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In Florida, one exception to a search warrant requirement is consent to search from the owner of the property or someone in possession of the property who appears to have authority to give consent.  Police can generally walk up to any person, vehicle or residence and ask to search without a warrant and without probable cause. If that property owner agrees, the police are free to search.  However, there are limitations, and people should always understand they have a constitutional right to refuse any police request to search one’s property.

In this case, police officers drove to the defendant’s property in a rural area south of Jacksonville, Florida. They went through an open fence and ignored the “No trespassing” signs.  They knocked on the front door, but no one answered.  The officers then got back into their vehicle and kept driving on the property to a barn where they found marijuana. They ultimately arrested the property owner for various marijuana charges.

The criminal defense attorney filed a motion to suppress all of the marijuana evidence because the police did not have a right to come onto their property and search it.  At the hearing, the police officers testified they previously had permission to enter the property. It was determined during the hearing that the permission was given three years earlier by the previous property owner.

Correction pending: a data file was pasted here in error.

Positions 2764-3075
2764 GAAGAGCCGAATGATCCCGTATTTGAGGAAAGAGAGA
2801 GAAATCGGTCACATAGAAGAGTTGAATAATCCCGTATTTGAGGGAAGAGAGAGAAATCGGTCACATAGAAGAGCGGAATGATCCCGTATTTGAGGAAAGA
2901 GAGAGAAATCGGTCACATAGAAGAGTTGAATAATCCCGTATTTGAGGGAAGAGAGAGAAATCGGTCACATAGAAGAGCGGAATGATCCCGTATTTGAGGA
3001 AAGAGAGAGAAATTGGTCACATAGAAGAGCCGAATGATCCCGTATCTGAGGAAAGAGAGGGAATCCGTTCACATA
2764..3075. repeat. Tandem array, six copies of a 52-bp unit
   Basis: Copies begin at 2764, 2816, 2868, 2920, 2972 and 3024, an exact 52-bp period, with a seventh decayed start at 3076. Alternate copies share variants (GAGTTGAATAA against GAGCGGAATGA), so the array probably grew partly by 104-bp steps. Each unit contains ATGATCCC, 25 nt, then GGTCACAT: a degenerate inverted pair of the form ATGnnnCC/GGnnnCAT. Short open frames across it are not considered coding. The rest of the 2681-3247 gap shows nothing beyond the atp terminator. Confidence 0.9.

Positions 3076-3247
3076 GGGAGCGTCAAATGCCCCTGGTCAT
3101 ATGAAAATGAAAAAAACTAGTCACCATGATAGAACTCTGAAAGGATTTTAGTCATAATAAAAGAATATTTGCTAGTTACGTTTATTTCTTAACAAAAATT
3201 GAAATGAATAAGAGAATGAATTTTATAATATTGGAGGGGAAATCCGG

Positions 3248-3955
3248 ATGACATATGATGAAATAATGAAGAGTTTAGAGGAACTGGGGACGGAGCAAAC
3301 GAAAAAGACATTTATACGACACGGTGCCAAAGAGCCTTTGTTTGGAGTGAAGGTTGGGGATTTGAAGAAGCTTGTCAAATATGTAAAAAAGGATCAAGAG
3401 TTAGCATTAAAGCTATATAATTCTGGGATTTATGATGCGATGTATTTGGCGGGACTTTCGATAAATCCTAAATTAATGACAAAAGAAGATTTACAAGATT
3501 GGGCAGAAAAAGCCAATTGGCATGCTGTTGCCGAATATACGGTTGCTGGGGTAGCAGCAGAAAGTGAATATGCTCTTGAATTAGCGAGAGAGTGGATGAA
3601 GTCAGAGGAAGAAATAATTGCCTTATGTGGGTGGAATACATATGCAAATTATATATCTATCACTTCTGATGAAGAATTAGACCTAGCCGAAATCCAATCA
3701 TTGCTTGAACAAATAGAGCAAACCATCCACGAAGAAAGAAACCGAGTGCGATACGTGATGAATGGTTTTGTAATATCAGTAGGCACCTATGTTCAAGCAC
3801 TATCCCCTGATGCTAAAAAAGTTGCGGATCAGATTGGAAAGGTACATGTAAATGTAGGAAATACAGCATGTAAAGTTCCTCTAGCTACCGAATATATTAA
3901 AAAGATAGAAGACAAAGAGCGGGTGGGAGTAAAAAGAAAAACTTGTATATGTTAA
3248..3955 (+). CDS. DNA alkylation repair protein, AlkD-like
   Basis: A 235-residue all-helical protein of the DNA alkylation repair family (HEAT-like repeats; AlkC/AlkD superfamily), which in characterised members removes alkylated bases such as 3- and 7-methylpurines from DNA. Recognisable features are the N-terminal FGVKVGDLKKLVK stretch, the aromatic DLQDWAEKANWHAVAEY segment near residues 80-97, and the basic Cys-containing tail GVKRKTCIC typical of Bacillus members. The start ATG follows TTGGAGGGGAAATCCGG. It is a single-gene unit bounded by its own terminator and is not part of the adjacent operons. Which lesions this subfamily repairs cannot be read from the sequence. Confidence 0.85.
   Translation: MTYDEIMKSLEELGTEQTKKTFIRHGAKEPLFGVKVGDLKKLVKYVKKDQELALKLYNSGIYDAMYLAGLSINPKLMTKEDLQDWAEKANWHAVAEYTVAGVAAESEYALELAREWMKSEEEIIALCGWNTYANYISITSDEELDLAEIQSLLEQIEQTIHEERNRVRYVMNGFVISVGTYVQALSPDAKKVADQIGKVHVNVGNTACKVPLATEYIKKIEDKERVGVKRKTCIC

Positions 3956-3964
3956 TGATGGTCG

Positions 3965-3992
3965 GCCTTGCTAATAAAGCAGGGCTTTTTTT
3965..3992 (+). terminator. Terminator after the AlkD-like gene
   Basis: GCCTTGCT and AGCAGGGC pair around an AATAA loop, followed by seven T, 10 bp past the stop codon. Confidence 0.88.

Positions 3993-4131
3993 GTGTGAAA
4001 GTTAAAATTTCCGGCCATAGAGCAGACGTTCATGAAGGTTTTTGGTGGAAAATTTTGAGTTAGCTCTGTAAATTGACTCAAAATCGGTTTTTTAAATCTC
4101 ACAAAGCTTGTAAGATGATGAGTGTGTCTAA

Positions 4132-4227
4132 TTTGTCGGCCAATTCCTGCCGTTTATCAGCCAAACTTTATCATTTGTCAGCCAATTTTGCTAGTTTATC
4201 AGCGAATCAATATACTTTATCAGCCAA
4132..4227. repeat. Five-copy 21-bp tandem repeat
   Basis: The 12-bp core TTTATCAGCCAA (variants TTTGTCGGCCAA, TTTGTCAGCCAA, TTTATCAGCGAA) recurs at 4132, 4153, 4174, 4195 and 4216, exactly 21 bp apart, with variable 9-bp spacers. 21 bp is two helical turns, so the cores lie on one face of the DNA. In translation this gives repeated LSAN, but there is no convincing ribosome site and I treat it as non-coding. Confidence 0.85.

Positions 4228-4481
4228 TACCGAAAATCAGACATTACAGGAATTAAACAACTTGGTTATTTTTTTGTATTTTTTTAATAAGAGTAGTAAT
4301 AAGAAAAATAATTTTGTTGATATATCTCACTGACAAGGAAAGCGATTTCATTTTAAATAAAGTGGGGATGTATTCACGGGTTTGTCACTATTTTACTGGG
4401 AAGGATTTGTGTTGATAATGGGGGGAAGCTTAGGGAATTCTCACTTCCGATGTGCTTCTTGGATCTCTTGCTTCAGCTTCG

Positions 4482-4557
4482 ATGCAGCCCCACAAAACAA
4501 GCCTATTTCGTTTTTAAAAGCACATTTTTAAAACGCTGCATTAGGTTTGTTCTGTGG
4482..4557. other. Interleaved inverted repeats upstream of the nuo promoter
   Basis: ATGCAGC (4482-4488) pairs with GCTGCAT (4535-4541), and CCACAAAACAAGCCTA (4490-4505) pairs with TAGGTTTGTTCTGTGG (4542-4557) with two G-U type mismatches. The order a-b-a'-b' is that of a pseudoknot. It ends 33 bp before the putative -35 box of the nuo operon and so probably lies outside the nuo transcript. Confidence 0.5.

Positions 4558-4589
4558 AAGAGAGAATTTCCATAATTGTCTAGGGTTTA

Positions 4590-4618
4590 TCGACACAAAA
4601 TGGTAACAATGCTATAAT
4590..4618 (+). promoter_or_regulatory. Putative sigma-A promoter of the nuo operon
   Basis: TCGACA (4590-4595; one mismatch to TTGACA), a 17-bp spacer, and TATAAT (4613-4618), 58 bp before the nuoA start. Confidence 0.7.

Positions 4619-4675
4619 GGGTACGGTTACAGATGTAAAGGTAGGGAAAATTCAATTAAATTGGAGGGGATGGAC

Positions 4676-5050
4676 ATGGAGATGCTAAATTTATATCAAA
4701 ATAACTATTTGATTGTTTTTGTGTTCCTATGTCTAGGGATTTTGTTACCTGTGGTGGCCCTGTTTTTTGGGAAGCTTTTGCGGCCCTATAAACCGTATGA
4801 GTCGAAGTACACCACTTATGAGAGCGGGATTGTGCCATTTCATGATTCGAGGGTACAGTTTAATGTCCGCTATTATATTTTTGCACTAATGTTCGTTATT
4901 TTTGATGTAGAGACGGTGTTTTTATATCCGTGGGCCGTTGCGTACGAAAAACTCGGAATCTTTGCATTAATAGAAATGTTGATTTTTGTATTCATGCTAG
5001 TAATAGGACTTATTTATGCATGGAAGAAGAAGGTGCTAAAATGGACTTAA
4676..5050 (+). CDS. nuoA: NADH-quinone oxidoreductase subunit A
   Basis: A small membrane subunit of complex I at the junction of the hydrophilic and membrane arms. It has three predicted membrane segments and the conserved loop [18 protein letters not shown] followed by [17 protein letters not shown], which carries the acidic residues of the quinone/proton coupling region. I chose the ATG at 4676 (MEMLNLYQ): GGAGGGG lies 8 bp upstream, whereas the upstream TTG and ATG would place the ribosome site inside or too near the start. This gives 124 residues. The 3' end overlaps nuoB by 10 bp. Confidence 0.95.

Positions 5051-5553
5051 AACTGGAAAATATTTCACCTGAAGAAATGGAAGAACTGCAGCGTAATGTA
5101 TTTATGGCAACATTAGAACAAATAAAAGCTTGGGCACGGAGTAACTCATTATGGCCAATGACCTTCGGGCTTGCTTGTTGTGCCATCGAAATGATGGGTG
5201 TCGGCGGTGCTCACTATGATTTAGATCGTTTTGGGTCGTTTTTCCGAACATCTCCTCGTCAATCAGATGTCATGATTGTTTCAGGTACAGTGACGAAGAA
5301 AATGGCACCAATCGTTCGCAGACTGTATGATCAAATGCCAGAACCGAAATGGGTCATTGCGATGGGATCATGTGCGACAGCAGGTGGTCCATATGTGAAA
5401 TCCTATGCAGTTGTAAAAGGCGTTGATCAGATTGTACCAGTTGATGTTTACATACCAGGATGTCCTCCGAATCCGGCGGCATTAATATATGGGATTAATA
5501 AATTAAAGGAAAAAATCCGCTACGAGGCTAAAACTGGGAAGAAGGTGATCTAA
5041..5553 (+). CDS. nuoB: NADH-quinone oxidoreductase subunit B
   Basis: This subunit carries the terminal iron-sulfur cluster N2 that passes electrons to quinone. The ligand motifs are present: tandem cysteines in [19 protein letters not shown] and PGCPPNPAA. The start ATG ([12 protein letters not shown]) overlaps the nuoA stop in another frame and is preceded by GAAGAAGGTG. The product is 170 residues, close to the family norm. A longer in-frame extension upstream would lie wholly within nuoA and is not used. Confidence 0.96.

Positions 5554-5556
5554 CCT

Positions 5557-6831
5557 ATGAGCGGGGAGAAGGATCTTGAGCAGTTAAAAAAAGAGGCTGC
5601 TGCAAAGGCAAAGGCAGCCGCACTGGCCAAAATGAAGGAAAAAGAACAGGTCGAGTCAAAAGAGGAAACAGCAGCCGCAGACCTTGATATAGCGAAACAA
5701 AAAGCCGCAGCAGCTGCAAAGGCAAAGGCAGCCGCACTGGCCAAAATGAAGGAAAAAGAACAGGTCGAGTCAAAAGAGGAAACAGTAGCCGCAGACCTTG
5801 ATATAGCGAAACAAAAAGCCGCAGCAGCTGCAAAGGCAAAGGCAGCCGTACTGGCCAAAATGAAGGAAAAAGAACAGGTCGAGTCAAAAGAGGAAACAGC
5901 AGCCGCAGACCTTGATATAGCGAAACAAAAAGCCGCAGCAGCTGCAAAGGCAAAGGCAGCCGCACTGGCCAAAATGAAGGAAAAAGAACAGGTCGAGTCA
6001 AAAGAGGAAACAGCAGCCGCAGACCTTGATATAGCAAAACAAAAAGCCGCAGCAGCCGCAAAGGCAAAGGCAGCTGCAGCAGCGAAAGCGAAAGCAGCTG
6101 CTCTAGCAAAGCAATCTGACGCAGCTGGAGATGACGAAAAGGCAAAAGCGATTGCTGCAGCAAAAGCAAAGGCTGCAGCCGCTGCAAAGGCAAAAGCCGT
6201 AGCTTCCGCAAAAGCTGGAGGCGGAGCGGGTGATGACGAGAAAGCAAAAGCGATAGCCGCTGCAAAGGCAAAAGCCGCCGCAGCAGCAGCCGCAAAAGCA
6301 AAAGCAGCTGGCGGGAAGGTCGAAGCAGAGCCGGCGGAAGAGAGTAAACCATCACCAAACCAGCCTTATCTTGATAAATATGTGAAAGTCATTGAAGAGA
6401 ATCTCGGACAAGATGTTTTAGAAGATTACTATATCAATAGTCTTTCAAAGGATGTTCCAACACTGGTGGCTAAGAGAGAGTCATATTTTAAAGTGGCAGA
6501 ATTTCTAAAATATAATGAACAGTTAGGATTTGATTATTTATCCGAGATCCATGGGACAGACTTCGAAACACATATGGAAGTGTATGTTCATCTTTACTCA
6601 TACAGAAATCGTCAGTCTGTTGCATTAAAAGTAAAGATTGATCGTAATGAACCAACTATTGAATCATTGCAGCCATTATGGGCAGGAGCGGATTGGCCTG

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In DUI cases, the police generally observe a driver break some traffic law and then initiate a traffic stop. If the police officer claims to observe evidence that the driver is drunk or otherwise impaired, that officer will start a DUI investigation.  However, the police officer in Florida does not have unlimited time to establish probable cause to make a DUI arrest. If there is an unnecessary and lengthy delay during this DUI investigation, further evidence of impairment can be suppressed.